If the past month is any indication, the lull of 2016 is in the rear view mirror and we’re headed into an uptick in the IPO market. As more well-known and highly anticipated companies are going public, there are rumors of who might be next. With that said, history has shown the public offering windows opens and close quickly, and in order to take advantage of a healthy market, when IPOs tend to fare best, companies must be prepared when the market is ready. Below are several points on getting a company IPO-ready:
Prioritize. When the market is hot, it’s easy to want to ride the wave. But, trying to skip ahead or take shortcuts could put an IPO at risk. Conversely, shifting full focus to IPO readiness activities can cause the day-to-day business to suffer. In cases like this, working with partners to help prioritize activities and plan the IPO can be a good decision as it frees up time for management to focus on the business while keeping all strategic initiatives in sight.
Set the tone. As every C-suite executive knows, major transformations, like launching an IPO and operating in the public realm, require a great deal of both internal and external communication. Public companies operate in a fishbowl of disclosure and regulatory compliance. Therefore, executives need to set a positive tone early on to ensure that every single person in an organization – not just the functions at the center of an IPO – is aware and supportive of the process. The executive team must promote a compliance infrastructure not just as a system of controls, but as a tool for growth and scalability.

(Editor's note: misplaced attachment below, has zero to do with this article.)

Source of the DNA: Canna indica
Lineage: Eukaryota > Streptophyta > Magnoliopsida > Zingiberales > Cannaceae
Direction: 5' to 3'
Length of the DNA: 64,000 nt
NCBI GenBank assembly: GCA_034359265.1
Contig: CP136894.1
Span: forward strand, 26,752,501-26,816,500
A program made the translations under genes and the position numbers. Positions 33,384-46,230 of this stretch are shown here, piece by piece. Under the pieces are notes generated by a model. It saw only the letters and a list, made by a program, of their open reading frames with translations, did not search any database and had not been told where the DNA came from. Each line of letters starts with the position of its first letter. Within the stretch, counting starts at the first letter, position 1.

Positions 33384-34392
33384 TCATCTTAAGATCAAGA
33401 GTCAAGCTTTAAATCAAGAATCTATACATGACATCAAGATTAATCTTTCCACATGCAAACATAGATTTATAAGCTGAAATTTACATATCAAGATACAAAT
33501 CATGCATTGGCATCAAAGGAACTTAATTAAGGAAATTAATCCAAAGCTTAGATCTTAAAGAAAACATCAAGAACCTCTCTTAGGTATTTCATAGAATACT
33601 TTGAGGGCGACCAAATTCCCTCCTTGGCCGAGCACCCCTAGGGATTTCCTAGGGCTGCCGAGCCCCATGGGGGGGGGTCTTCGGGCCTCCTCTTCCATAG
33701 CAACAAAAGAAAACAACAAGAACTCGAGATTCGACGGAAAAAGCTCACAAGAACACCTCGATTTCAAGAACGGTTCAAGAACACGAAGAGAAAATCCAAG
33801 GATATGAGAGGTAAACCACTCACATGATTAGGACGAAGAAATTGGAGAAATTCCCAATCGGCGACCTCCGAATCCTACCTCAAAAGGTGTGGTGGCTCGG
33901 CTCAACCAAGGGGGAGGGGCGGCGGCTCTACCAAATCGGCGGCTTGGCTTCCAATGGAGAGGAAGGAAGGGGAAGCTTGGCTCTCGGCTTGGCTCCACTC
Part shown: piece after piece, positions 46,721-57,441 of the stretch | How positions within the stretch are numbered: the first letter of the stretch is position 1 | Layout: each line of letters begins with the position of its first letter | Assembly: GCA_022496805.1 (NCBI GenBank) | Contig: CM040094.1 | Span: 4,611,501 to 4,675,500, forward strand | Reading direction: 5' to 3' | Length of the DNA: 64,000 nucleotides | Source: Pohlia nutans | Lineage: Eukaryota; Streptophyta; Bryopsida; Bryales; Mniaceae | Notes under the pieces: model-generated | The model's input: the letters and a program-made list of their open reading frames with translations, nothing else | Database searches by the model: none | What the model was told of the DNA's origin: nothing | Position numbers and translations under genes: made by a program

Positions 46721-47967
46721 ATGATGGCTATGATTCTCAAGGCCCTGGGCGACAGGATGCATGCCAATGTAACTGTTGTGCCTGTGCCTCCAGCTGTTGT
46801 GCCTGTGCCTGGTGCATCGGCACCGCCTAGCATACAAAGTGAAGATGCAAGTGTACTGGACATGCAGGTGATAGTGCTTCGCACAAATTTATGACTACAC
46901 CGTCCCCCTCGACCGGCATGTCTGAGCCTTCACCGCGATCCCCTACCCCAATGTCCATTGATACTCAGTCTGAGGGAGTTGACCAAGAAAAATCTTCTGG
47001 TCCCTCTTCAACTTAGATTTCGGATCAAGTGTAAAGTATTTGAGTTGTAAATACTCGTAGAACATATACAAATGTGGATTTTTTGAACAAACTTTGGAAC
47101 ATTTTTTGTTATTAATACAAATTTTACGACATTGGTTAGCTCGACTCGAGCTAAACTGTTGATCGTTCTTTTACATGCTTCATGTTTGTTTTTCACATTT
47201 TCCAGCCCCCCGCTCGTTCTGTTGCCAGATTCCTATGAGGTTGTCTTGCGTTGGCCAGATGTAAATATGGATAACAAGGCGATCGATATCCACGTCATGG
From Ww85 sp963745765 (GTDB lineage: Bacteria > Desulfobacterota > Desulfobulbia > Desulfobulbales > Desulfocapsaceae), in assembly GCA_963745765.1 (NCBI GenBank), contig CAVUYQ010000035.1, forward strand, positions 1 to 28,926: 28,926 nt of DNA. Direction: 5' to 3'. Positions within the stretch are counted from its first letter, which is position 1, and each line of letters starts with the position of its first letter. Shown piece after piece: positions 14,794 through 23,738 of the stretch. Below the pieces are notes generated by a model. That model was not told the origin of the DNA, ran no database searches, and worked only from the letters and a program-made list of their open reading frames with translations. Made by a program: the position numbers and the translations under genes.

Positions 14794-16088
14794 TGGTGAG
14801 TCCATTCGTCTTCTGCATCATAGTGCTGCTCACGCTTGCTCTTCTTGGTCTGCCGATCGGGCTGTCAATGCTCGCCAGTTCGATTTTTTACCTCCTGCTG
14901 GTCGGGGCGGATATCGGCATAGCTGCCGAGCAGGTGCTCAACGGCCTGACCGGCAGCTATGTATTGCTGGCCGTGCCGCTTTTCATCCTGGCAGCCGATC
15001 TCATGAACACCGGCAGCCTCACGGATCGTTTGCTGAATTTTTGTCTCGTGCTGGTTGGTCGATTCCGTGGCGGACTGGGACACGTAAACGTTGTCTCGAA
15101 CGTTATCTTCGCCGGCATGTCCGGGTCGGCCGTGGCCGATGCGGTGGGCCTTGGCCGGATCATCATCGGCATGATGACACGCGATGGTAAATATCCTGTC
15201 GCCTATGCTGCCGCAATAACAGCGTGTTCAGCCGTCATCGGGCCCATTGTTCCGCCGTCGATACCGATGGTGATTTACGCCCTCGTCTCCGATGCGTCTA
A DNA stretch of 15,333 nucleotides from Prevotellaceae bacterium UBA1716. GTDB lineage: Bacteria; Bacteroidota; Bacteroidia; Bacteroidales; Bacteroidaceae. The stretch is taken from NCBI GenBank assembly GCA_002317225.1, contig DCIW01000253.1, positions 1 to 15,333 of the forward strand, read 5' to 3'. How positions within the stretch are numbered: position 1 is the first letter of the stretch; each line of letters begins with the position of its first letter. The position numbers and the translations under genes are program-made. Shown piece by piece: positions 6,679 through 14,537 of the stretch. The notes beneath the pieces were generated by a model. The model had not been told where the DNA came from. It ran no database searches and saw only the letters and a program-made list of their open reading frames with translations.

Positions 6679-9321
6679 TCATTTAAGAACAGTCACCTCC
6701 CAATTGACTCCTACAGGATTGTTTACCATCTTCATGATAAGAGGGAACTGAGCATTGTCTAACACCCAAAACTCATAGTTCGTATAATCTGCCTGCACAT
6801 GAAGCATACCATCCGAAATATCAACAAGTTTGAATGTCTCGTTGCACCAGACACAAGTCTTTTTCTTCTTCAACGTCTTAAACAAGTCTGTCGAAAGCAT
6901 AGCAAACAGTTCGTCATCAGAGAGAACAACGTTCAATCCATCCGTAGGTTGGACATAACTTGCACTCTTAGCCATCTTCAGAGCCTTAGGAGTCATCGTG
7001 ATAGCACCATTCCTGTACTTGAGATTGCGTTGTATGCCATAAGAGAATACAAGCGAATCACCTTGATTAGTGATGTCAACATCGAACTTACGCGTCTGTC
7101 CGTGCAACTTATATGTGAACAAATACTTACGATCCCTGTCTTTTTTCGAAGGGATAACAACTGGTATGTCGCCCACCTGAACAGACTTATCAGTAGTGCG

Scale your infrastructure. The internal infrastructure of the company must be able to support and withstand the transformation requirements of going public. With new requirements and regulations, companies need to review their financial reporting applications and systems to identify and correct scalability issues.
Think cybersecurity. IT security should not be an afterthought to growth. Organizations need to scrutinize their IT systems for readiness and security, particularly when selecting and implementing an enterprise resource planning (ERP) system. We now hear almost daily of major cyberattacks against public companies. When customer data and/or company IP are at risk or actually compromised, shareholders and regulators take notice.
Learn from others. The basic requirements for transforming a company from private to public rarely change. A new legislation or new requirements might pop up but, at the end of day, every CEO who has taken their company public has a similar story to tell – one of hard work, sleepless nights and serious commitment to the goal. It’s important to take the time to hear these stories from the frontlines, understand what CEOs and CFOs say they wish they had done differently, what they could have avoided, or what wasn’t worth the trouble. To this end, I invite you to join us at our upcoming webinar with executive Vice President and CFO of GOGO, Norm Smagley, who will be sharing his stories from the frontlines.
To learn more, also check out our IPO FAQ guide, available for a free download here.